By: Dr. Behrooz Behbudi
In his first private meeting with Iran’s top brass in the Revolutionary Guard and the regular army this week, President Rouhani reminded his audience that the Iranian people’s national unity and strength in facing any external threat fully depends on how they perceive the country’s armed forces.
“If they [the armed force] rule over the hearts of the nation and reflect on their aspirations, then they will receive the people’s respect and loyalty”, Rouhani said during the meeting.
The Centre for a Democratic Iran, a non-profit organisation whose mission is to promote and pursue an independent, peaceful and democratic Iran, followed these events with great interest. CDI Founder, Behrooz Behbudi, offered his thoughts on the meeting:
“There is no doubt that as things stand in the Middle East, Iran and the Iranians are facing a multiple of external threats from the turmoil in their neighbouring countries, as well as the farther areas of the region.
However, in a closer look, the roots of these threats can be traced to the very centres of power within the country’s theocratic regime that has a foreign policy that effectively invites such threats.
Since its inception 35 years ago, the undemocratic rulers of the Islamic republic have changed the main objective of the Iranian people from achieving democracy in opposing the former regime into a “holy mission” that seeks to “export the Islamic revolution” and challenges the US and its allies.
This political paranoia that has been constantly fueled by the pro-Russian members of the Tudeh Party and radical Islamists was behind the seizure of the US Embassy in Tehran in 1980, leading to decades of hostilities between the two countries.
However, if the political leaders of the regime, including Mr. Rouhani, who once built their public image on their anti-Americanism have now changed their views in the face of the calamities that this twisted ideology has brought to Iran, there still remains a minority hardline clique within the regime that continues its existence by keeping a distance between Iranians and the West.
This “resistance” line is embedded within the top leadership of the Revolutionary Guard who get their ideological direction fromIran’s totalitarian religious ruler ayatollah Ali Khamenei.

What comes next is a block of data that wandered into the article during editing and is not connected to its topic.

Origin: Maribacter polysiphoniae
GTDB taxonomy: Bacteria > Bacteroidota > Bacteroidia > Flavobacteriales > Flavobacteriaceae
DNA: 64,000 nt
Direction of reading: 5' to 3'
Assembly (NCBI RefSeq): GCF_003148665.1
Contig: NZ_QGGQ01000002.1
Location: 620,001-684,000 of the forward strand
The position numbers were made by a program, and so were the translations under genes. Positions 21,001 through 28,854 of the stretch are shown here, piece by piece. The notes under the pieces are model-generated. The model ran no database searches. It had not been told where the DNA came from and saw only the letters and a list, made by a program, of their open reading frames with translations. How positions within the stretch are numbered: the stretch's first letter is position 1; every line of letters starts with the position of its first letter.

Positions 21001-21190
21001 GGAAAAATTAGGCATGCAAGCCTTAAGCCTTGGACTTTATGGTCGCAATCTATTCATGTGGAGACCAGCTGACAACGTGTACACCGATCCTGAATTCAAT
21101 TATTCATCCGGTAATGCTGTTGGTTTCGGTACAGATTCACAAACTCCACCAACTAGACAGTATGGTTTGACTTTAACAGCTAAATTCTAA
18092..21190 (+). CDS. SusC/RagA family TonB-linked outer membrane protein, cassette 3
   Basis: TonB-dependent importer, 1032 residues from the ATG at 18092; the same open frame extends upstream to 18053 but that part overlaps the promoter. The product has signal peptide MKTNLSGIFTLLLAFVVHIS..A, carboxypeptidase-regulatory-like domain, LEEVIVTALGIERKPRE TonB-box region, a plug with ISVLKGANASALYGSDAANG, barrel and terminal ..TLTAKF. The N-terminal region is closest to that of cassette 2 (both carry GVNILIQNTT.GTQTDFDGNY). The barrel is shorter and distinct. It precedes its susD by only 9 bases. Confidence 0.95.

As such, the Guard’s active involvement in the trouble spots of the Muslim world is in fact the most dangerous external threat thatIran faces at the moment.
From Iraq and Syria to Lebanon and Afghanistan, members of the Revolutionary Guard have been supplying arms and logistics to radical militia groups who advocate wars and instability throughout the region.
Further more, the Guards have consistently sided with the repressive factions of the Islamic republic regime in cracking down onIran’s pro democracy and civil rights movement, effectively turning them into the internal threat to the Rouhani government.
If President Rouhani wants to remain loyal to his election promise of opening up the Iranian society and improving its appalling state of human rights, he ought to deal with the abusers of these rights.
By contrast, Iran’s regular army, violently purged after the “Islamic revolution” by the new regime for its nationalist identity and secular organization, still remains the main military power to protect Iran’s vast borders and keep the country’s sovereignty.
President Rouhani’s reference to the “aspirations of the Iranian people” in his speech should also be read as a warning to the Guards that they now have a choice to make; either they relinquish their illegitimate economic and political power and allow a civil society to develop in Iran, or they face a nation that has no respect or loyalty to them.”
Dr. Behrooz Behbudi, Founder of the Centre for a Democratic Iran
PR News Wire
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